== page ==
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American Game Bantams


Pros: Gaurd their flock with diginity and pride, warn flock of every seen or noticed danger, is loyal to its 'feeder"/ owener

Cons: Can be very aggresive with any other roosters, can pick on hens from other flocks

American Game Bantams are the first type of chicken I ever owned and I am proud to say American Game Bantams are one of the best breed of bird.

 I noticed that before I started writing this there was a 75% good review rating, and I found that preposterous! These chickens need more positive reviews. Thats why I'm here; to say these chickens are awesome!


Pros: Excellent parents, best freerangers, low-maintenance, beautiful

Cons: Cold weather tolerance, too small for meat/egg production

These birds are absolutely incredible parents and the hens are efficient when it comes to brooding and raising young.


They don't eat much and can get 99% of it by free ranging.  A little overzealous when it comes to territory but I like having these birds around.


Pros: Active,Beautiful,compasionate,Nice alarm clock.

Cons: CAN be agressive to others.

I had one of these funny things when I was ...Maybe 5? And this thing was my pet HE would let me hug him and hold him,sometimes I even pulled him in my wagon:lol:!Funniest thing is:When my grandma came over,(his name was KFC) this thing circled her car waiting for her to come out!And I always had to come out and put him in the back yard.He was a lovable guy,very healthy and was a great rooster to his hen (we just had 2) I would love to have one of the crazy but cute breeds again!Highly recommended for an overall AMAZING CHICKEN!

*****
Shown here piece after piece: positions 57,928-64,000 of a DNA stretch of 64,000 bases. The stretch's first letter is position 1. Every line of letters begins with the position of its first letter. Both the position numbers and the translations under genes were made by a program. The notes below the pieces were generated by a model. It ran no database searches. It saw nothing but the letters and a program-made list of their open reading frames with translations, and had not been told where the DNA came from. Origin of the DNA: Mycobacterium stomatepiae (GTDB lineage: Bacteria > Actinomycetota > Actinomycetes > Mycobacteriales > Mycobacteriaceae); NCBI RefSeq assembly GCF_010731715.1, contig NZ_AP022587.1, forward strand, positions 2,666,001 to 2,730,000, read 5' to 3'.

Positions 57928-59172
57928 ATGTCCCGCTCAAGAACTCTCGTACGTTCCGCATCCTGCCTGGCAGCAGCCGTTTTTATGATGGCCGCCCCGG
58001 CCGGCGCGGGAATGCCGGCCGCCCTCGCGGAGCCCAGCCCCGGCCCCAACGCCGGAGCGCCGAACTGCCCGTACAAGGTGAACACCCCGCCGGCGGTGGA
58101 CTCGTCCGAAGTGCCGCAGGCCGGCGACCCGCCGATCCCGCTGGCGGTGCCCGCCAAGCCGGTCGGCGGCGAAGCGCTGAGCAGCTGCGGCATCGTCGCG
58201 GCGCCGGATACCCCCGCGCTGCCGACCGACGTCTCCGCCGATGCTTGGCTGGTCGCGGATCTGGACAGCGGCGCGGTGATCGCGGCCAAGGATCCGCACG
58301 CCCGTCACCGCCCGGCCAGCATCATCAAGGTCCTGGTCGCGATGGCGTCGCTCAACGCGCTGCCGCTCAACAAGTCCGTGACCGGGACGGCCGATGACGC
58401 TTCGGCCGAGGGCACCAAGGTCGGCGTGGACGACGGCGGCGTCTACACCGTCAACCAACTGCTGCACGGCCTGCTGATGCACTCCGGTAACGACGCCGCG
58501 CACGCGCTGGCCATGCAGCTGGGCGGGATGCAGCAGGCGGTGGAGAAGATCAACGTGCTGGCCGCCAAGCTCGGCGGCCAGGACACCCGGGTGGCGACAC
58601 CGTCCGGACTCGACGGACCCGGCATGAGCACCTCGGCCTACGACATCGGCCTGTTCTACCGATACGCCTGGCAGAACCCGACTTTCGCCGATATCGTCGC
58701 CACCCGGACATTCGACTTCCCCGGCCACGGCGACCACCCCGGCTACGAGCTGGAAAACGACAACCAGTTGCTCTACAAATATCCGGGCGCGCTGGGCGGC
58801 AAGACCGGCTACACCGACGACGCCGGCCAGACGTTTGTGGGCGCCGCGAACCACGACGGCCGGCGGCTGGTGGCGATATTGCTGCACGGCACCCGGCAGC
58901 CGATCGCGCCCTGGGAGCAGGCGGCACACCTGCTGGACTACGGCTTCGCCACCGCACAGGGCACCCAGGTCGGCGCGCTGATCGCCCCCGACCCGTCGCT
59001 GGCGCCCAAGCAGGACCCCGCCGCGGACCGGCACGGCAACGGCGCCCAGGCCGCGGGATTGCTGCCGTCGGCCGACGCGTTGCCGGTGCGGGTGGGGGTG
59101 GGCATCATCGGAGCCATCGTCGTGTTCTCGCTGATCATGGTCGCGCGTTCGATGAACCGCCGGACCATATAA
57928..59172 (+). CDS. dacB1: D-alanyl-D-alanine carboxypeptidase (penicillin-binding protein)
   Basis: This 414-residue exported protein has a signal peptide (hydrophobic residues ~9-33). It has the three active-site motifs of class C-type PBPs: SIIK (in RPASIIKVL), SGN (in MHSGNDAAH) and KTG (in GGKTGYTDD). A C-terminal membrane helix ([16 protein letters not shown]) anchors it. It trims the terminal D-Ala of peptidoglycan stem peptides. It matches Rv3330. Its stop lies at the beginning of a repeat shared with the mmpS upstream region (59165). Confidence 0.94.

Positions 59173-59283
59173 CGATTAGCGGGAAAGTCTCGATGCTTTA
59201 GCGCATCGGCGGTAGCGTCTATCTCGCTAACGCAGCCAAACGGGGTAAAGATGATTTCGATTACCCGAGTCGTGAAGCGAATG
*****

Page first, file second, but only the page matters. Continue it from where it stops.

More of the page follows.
So if any one is wondering:

The hens name was:Guess what?POPEYE and yes,we mean the other well know fast food chicken restaurant I'll have a review on her soon i believe she was a amber white.


Like my review?P.M. Me your questions or comments it really makes me feel appreciated here at BYC I'll answer the/Your P.M. soon:) 


Pros: Beautiful, loving, and can get attached to you.

Cons: Roosters don't like others at first, but after awhile they get along, with occasional spats. Typical with any breed of rooster.

Excellent breed. Mine is very friendly, especially for a rooster. He loves to be held, follows me wherever I go. He has the best personality, he even chills and looks around in the car or when I ride my bike. I just hold him under my arm and he seems to be enjoying himself. :weee I'd be a wreck without my American Game Rooster, Skittles. (His picture is my profile pic!):D



Pros: They can be sweet, Great alarm clock, And great color

Cons: Very loud, The males some times will fight

They are great little birds, They are a calm rooster and a calm pet, they are a little flighty. If you free range they are very small so something can pick your chicken up faster. But I 100% would buy another bird like this they are great birds!!! :)


Pros: Very friendly, Gentle, Loving

Cons: None

I currently own one bantam american game hen, she is a silver laced girl, she is the bride of my flock, which i have over 16 birds of different breeds and she is by far my favorite, she likes to be held, super friendly, very nice to the rest of the flock, awesome mother, great layer (i get an egg a day even in the winter).  


Pros: Tame & friendly as chicks, lay good quality eggs

Cons: Peck a lot, unfriendly & shy, eat a lot